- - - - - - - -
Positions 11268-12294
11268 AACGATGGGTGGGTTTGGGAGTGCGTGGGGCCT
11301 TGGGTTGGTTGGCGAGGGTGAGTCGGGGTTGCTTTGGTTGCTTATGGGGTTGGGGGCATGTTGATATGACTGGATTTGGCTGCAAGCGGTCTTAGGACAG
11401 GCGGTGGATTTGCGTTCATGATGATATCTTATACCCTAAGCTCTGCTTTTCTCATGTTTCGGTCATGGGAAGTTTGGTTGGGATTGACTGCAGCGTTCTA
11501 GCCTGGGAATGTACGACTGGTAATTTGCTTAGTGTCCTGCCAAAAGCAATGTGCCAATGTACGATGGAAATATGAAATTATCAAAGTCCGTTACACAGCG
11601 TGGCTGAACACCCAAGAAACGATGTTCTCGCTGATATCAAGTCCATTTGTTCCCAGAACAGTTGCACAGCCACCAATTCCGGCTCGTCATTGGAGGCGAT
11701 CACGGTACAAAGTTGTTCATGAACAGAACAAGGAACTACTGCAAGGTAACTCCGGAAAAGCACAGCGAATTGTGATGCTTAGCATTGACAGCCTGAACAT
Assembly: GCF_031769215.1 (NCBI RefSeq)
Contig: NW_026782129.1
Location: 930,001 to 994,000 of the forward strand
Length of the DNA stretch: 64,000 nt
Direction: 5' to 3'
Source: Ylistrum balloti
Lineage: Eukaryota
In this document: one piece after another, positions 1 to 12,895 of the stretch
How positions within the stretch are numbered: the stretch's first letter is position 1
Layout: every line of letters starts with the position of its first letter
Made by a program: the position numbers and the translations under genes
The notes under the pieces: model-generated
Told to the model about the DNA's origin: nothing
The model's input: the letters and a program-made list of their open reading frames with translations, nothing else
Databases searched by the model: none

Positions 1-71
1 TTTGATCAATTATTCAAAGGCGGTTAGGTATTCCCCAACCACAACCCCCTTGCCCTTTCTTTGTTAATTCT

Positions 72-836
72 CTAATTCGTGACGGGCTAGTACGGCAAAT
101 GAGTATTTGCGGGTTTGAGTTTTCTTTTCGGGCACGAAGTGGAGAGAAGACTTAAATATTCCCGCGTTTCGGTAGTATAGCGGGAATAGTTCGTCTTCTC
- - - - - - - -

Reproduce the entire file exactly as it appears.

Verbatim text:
Positions 11268-12294
11268 AACGATGGGTGGGTTTGGGAGTGCGTGGGGCCT
11301 TGGGTTGGTTGGCGAGGGTGAGTCGGGGTTGCTTTGGTTGCTTATGGGGTTGGGGGCATGTTGATATGACTGGATTTGGCTGCAAGCGGTCTTAGGACAG
11401 GCGGTGGATTTGCGTTCATGATGATATCTTATACCCTAAGCTCTGCTTTTCTCATGTTTCGGTCATGGGAAGTTTGGTTGGGATTGACTGCAGCGTTCTA
11501 GCCTGGGAATGTACGACTGGTAATTTGCTTAGTGTCCTGCCAAAAGCAATGTGCCAATGTACGATGGAAATATGAAATTATCAAAGTCCGTTACACAGCG
11601 TGGCTGAACACCCAAGAAACGATGTTCTCGCTGATATCAAGTCCATTTGTTCCCAGAACAGTTGCACAGCCACCAATTCCGGCTCGTCATTGGAGGCGAT
11701 CACGGTACAAAGTTGTTCATGAACAGAACAAGGAACTACTGCAAGGTAACTCCGGAAAAGCACAGCGAATTGTGATGCTTAGCATTGACAGCCTGAACAT
Assembly: GCF_031769215.1 (NCBI RefSeq)
Contig: NW_026782129.1
Location: 930,001 to 994,000 of the forward strand
Length of the DNA stretch: 64,000 nt
Direction: 5' to 3'
Source: Ylistrum balloti
Lineage: Eukaryota
In this document: one piece after another, positions 1 to 12,895 of the stretch
How positions within the stretch are numbered: the stretch's first letter is position 1
Layout: every line of letters starts with the position of its first letter
Made by a program: the position numbers and the translations under genes
The notes under the pieces: model-generated
Told to the model about the DNA's origin: nothing
The model's input: the letters and a program-made list of their open reading frames with translations, nothing else
Databases searched by the model: none

Positions 1-71
1 TTTGATCAATTATTCAAAGGCGGTTAGGTATTCCCCAACCACAACCCCCTTGCCCTTTCTTTGTTAATTCT

Positions 72-836
72 CTAATTCGTGACGGGCTAGTACGGCAAAT
101 GAGTATTTGCGGGTTTGAGTTTTCTTTTCGGGCACGAAGTGGAGAGAAGACTTAAATATTCCCGCGTTTCGGTAGTATAGCGGGAATAGTTCGTCTTCTC